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Revista Brasileira de Zoologia
Print version ISSN 0101-8175
VASCONCELOS, Heraldo L.; ARAUJO, Bruna B. and MAYHE-NUNES, Antonio J.. Patterns of diversity and abundance of fungus-growing ants (Formicidae: Attini) in areas of the Brazilian Cerrado. Rev. Bras. Zool. [online]. 2008, vol.25, n.3, pp. 445-450. ISSN 0101-8175. http://dx.doi.org/10.1590/S0101-81752008000300009.
Fungus-growing ants (tribe Attini) are characteristic elements of the New World fauna. However, there is little information on the patterns of diversity, abundance, and distribution of attine species in their native ecosystems, especially for the so-called "lower" genera of the tribe. A survey of attine ant nests (excluding Atta Fabricus, 1804 and Acromyrmex Mayr, 1865) was conducted in a variety of savanna and forest habitats of the Cerrado biome near Uberlândia, Brazil. In total, 314 nests from 21 species of nine genera were found. Trachymyrmex Forel, 1893 was the most diverse genus with 10 species. Eighteen species were found in the savannas, including Mycetagroicus cerradensis Brandão & Mayhé-Nunes, 2001, a species from a recently-described genus of Attini, whereas in the forests only 12 species were found. Forest and savannas support relatively distinct faunas, each with a number of unique species; the species present in the forest habitats did not represent a nested subset of the species found in the savannas. Furthermore, although many species were common to both types of vegetation, their abundances were quite different. The density of attine nests is relatively high at some sites, exceeding an estimated 4,000 nests per hectare. In this sense, attine ants can be regarded as prevalent invertebrate taxa in the Brazilian Cerrado.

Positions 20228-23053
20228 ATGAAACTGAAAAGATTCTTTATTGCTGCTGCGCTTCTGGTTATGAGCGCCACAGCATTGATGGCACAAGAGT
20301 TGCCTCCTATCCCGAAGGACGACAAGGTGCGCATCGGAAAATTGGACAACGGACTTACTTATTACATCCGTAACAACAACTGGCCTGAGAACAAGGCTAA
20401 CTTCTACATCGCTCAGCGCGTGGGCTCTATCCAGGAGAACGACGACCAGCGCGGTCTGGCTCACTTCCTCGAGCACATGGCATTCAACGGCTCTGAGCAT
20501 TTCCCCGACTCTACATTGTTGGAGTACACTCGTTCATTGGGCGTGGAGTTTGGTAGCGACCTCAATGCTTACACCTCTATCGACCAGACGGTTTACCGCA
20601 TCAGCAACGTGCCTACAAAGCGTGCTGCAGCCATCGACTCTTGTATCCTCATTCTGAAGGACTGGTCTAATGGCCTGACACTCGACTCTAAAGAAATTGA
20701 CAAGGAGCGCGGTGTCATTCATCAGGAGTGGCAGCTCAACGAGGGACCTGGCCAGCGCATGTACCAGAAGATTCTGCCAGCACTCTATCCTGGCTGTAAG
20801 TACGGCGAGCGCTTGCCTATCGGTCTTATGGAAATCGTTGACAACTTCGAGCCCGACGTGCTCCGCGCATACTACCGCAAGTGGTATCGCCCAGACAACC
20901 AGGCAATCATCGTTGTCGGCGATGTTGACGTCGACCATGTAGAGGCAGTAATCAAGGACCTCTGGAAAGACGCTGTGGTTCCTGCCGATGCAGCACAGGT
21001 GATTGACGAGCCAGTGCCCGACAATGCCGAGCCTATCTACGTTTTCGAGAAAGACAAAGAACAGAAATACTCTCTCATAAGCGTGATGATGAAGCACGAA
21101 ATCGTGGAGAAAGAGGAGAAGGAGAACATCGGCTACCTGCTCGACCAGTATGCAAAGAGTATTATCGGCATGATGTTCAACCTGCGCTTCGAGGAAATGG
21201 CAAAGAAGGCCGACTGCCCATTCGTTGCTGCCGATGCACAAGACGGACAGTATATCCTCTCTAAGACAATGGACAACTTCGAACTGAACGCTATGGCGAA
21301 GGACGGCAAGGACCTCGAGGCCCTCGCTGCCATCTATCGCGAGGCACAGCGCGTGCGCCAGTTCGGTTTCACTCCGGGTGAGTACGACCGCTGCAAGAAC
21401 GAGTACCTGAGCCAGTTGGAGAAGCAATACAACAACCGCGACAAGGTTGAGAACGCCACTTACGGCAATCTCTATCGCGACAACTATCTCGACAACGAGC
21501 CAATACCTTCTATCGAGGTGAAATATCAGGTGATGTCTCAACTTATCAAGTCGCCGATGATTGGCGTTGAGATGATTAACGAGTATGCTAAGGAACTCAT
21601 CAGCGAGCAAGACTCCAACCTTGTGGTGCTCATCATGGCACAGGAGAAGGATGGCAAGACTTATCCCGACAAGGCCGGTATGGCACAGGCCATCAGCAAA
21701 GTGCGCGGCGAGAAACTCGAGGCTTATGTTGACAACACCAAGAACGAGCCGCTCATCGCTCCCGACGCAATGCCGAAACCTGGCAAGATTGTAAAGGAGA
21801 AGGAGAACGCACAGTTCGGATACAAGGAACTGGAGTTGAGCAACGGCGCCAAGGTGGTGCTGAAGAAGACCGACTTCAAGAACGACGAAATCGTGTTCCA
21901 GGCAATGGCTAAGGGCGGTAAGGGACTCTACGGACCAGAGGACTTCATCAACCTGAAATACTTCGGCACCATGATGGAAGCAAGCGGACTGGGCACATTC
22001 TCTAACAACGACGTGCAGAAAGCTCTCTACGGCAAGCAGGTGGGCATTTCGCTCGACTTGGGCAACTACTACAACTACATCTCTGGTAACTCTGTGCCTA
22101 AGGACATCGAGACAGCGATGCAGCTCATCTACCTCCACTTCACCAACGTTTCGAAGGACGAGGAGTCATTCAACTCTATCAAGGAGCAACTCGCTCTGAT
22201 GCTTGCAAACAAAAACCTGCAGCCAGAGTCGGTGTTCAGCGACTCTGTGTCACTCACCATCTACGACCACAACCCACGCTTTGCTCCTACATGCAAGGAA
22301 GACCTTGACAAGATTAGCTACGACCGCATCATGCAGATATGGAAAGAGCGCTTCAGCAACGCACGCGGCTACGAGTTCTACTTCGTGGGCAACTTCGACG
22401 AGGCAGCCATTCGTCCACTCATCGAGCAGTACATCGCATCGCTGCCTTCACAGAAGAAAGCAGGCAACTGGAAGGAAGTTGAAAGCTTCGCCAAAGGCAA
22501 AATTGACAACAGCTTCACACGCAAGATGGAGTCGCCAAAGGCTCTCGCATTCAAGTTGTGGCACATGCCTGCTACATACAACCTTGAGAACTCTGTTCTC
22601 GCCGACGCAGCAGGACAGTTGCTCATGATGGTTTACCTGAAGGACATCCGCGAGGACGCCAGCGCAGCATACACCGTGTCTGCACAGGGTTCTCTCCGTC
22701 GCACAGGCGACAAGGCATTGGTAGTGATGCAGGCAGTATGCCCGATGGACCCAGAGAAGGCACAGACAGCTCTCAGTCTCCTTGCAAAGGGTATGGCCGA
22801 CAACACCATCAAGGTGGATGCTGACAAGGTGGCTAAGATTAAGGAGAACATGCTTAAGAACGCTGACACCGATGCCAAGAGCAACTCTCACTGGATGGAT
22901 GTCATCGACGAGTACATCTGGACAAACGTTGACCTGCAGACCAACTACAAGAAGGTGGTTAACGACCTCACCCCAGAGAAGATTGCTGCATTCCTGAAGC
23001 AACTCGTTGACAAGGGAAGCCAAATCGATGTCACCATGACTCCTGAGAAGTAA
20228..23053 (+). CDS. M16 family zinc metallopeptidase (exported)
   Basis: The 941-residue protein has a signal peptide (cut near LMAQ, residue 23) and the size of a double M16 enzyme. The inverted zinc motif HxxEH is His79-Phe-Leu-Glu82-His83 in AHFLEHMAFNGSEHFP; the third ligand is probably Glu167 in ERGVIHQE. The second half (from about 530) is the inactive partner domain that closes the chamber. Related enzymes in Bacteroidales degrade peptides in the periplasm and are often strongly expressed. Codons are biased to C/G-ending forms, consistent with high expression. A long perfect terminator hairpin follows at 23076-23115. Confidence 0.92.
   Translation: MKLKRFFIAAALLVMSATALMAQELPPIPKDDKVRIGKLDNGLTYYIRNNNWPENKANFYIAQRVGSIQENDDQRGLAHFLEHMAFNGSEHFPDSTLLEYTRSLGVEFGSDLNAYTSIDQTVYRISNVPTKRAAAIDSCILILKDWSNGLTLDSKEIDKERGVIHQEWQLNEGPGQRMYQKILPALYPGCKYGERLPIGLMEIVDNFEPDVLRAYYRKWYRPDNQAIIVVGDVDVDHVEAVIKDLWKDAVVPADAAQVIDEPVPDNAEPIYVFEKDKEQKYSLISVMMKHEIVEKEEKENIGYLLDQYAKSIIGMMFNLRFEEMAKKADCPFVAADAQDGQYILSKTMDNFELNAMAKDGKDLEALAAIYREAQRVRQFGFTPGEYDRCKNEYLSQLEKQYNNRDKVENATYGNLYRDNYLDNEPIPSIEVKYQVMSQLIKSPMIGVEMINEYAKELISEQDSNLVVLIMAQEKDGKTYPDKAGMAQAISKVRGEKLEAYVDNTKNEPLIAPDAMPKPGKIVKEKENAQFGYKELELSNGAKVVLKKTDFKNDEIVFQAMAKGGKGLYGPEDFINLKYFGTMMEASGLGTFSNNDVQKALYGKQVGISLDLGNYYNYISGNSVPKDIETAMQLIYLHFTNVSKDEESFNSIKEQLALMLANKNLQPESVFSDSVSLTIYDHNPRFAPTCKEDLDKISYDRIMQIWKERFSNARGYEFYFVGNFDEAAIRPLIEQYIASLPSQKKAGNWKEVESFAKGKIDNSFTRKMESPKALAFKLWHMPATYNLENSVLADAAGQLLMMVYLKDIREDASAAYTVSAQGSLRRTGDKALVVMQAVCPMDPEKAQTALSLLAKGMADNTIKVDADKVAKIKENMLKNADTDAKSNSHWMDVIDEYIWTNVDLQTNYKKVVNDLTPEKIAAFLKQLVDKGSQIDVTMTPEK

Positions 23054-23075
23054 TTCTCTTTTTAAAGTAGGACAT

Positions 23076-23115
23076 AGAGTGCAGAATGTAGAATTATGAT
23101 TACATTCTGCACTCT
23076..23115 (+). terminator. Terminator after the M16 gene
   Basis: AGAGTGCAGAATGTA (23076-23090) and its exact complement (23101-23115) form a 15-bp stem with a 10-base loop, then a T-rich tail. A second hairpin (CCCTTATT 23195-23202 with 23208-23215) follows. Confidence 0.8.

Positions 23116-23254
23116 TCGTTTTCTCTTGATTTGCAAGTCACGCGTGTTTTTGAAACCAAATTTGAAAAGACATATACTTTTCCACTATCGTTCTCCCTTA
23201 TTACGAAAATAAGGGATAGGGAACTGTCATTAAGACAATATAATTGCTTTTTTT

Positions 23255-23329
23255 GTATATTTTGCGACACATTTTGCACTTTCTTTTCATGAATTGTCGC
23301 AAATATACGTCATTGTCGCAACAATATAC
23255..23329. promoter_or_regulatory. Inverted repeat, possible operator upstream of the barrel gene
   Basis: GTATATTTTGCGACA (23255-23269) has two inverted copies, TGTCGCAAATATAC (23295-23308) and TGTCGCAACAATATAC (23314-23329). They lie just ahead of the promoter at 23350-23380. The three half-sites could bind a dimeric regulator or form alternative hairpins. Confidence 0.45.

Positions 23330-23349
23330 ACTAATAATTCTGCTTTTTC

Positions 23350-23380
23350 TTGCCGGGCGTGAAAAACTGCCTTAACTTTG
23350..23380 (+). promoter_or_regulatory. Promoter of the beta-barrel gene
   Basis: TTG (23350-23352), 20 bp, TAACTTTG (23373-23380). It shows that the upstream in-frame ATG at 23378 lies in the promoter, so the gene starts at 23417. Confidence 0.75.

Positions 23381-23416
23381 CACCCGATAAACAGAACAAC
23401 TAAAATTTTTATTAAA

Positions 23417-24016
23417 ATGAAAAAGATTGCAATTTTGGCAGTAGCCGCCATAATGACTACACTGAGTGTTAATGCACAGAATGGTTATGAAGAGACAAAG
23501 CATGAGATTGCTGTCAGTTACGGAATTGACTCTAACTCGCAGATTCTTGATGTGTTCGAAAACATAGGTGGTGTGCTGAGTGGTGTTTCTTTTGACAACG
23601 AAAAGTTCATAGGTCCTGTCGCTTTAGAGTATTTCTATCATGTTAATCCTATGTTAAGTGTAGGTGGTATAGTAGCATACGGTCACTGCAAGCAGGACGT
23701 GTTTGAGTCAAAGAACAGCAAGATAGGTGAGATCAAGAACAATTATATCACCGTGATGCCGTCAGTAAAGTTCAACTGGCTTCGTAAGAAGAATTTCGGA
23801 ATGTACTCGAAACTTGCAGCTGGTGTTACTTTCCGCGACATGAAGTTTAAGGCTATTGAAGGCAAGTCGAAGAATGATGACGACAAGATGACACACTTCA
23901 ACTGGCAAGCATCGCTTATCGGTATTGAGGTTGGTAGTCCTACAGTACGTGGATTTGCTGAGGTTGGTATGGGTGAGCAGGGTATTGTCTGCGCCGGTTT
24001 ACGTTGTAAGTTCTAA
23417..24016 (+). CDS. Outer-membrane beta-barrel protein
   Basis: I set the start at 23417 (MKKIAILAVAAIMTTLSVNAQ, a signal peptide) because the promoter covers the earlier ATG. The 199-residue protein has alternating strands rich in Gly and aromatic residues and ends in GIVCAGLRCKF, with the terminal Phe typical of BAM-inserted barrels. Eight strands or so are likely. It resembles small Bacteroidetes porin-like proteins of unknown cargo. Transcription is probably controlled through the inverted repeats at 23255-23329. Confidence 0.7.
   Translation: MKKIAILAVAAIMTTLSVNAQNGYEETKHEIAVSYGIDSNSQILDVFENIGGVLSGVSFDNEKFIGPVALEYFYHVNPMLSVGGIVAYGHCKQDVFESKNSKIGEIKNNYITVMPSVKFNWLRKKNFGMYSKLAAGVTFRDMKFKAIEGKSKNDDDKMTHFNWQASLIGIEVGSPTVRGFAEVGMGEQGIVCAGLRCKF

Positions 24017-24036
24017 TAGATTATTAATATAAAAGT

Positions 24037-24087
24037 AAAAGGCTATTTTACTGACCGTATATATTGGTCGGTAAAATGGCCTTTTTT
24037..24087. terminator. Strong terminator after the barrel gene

Keywords : biodiversity; community structure; forest; savanna; Trachymyrmex.